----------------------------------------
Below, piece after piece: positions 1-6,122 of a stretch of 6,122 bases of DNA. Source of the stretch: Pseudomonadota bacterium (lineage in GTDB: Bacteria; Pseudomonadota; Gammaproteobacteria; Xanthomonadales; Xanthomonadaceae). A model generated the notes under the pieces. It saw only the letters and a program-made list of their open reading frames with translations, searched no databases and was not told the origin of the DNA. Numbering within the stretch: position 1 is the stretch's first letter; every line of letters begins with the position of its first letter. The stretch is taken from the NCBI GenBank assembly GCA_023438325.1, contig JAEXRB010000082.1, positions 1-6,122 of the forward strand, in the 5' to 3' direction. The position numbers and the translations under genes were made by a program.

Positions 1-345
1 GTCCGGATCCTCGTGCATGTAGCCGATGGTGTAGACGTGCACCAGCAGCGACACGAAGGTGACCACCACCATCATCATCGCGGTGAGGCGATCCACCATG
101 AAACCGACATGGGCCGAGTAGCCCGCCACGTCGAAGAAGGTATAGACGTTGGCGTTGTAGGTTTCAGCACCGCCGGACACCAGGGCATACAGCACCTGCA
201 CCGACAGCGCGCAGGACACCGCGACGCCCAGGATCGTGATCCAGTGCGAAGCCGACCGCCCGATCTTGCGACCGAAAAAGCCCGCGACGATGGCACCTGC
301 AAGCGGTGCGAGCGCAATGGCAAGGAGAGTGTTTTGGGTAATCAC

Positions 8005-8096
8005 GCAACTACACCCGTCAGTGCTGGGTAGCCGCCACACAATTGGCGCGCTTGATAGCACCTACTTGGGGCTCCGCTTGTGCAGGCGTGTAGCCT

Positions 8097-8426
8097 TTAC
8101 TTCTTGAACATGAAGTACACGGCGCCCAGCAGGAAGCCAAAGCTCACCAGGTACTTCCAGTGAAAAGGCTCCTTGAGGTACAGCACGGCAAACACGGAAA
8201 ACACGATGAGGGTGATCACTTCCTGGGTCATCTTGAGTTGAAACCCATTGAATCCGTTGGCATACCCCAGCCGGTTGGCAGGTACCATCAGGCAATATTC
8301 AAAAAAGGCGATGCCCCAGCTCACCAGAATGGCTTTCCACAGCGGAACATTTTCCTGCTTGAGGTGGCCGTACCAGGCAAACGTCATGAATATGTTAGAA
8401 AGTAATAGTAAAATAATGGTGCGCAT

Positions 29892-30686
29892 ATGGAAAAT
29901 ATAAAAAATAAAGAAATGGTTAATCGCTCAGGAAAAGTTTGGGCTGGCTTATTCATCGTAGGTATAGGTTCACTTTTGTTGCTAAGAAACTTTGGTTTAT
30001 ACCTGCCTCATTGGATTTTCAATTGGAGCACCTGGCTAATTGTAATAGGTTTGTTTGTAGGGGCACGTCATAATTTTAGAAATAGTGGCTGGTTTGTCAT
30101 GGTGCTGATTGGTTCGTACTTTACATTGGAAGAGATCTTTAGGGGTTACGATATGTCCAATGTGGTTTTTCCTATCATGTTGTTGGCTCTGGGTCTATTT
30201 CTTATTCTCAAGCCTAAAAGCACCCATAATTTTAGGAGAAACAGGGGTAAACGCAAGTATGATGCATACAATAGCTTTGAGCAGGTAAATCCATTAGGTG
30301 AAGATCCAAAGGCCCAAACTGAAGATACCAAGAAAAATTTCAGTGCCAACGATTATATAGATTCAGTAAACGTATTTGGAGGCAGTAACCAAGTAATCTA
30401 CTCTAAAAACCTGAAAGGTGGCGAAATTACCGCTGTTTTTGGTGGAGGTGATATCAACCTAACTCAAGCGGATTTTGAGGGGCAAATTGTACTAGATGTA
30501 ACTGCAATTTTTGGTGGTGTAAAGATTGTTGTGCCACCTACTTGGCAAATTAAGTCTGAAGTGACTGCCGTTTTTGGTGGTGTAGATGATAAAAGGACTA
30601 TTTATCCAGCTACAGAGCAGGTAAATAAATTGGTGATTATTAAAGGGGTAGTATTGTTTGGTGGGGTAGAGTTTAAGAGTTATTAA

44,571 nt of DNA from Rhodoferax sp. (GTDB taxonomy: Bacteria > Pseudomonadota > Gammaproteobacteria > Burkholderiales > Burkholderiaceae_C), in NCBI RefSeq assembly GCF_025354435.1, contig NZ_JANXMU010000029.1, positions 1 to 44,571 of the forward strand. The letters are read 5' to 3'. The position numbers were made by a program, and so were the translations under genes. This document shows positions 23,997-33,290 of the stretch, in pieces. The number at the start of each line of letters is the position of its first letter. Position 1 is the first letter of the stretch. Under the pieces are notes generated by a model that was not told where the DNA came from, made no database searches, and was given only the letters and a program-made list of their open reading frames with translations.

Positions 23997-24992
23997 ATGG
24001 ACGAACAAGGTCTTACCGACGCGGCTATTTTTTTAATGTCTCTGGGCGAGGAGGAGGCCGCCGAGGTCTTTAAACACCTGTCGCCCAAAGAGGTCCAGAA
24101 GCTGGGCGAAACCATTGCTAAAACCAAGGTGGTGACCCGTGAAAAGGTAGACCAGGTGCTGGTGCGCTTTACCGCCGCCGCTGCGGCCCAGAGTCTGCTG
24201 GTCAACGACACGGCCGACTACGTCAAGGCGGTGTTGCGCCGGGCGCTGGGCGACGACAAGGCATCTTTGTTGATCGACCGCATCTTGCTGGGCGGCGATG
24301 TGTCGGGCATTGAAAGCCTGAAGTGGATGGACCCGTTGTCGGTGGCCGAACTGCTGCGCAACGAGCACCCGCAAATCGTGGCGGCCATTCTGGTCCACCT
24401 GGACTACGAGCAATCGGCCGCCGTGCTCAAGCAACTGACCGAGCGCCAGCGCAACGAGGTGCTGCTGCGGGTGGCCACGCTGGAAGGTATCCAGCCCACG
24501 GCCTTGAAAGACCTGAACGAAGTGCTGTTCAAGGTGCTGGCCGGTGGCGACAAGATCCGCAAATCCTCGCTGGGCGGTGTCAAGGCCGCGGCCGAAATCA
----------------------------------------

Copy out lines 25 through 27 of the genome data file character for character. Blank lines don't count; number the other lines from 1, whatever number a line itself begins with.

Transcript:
44,571 nt of DNA from Rhodoferax sp. (GTDB taxonomy: Bacteria > Pseudomonadota > Gammaproteobacteria > Burkholderiales > Burkholderiaceae_C), in NCBI RefSeq assembly GCF_025354435.1, contig NZ_JANXMU010000029.1, positions 1 to 44,571 of the forward strand. The letters are read 5' to 3'. The position numbers were made by a program, and so were the translations under genes. This document shows positions 23,997-33,290 of the stretch, in pieces. The number at the start of each line of letters is the position of its first letter. Position 1 is the first letter of the stretch. Under the pieces are notes generated by a model that was not told where the DNA came from, made no database searches, and was given only the letters and a program-made list of their open reading frames with translations.

Positions 23997-24992
23997 ATGG